Calling the shots
If there was one word in which I could describe the camera, it’d be “quick”.
At 12fps, the burst shutter mode offers more frames per second than its closest competitors. The maximum shutter speed offered by the new A77 is 1/8000 sec. and maximum flash sync speed is now 1/250 sec, which are improvements over the previous models in the Sony line-up. Also, a top LCD panel has been included in this model. Shooting on regular Program, Shutter Priority, Aperture Priority and Manual modes, the camera offers a good deal of flexibility in terms of control over the kind of shots you might want to click.
The auto-focus is very fast and accurate, using the 19 points auto-focus, of which 11 points are cross type. The cross type AF points on the A77 offer crisp AF while shooting moving subjects. The fast AF achieves the high speeds by employing the BIONZ processor.
While on manual focus (under any lighting conditions except for extremely bright ones), however, the frame shows yellow dots/regions around the subject or lines or sharp colour difference lines in prime focus. I wonder if it was an additional indicator for manual focus accuracy.
Even while using the Auto WB mode on the A77, the colour reproduction is very accurate. The TMT shows its wonders here too. It helps in minimising camera vibration at slower shutter speeds, as there is no moving mirror to cause the said vibration. Even while using the burst mode, the user can keep the moving subject visible throughout the frame burst. The function (Fn) button on the rear of the camera enables one to change most settings in the shooting mode without having to go to the menu settings.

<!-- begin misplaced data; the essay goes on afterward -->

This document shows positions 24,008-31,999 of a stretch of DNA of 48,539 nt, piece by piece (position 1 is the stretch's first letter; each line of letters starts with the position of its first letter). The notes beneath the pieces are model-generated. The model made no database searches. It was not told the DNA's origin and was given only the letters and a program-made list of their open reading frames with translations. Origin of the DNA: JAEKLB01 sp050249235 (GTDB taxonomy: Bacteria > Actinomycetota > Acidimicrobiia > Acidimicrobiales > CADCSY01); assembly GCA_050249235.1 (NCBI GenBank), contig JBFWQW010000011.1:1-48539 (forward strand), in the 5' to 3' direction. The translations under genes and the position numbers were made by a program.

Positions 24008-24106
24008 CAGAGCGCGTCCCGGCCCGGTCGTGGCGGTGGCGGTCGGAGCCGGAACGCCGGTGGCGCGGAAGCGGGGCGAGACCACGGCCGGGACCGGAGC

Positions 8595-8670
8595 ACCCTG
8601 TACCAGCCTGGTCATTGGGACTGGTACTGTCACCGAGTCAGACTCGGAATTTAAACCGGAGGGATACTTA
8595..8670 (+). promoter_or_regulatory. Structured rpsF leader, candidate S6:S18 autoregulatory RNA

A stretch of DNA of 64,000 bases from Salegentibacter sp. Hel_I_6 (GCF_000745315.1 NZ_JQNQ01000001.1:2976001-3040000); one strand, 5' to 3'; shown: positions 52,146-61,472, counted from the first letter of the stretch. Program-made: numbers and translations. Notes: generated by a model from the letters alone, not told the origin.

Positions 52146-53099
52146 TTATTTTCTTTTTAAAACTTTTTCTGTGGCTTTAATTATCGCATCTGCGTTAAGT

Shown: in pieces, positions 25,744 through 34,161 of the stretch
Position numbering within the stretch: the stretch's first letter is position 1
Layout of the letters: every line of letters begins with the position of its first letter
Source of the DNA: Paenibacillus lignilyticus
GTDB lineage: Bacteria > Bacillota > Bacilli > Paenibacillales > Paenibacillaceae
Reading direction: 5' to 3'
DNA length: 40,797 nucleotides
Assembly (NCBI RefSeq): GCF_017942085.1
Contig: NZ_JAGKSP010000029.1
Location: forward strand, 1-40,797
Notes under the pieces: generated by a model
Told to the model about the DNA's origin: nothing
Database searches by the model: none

Although the camera is a delight to use in low lighting conditions, the results produced are not very pleasing. The noise levels are close to negligible up to 400 ISO, but graininess starts seeping in after every ISO stop beyond that. This is a slight disappointment as other cameras in this segment produce noise-free pictures at even up to 1600 ISO. The Colour reproduction, however, even in dull or low light is brilliant and sometimes exaggerated.
The camera offers an in-built HDR (High Dynamic Range) setting, which can be used as Auto or up to 6 levels (Manual) to get the best tonal range.
In the Auto HDR mode, the camera shoots three frames in quick succession at different exposure levels and processes all three to give you one photograph.
This mode can be used even in hand held shooting. The camera is equipped with 3D shooting, sweep panorama and comes with in built GPS. The problem with the sweep modes, however, is that the photo stitching points are clearly visible, sometimes with lack of alignment between the multiple frames. The images on Panorama are also not as crisp as one would expect with a 24-megger prosumer camera. What really might put the user off would be the painstakingly slow processing speeds on burst, panorama or even HDR image modes.
The A77 is also capable of shooting 1080p videos at 60fps.
Overall, the Sony Alpha 77 turned out to be an excellent, feature-loaded camera that will pose a serious threat to the other DSLR giants such as Nikon and Canon.
Rs 69,990 (body only)
Love – Sturdy build, lot of shooting modes offered
Hate – High noise levels, occasional slow processing time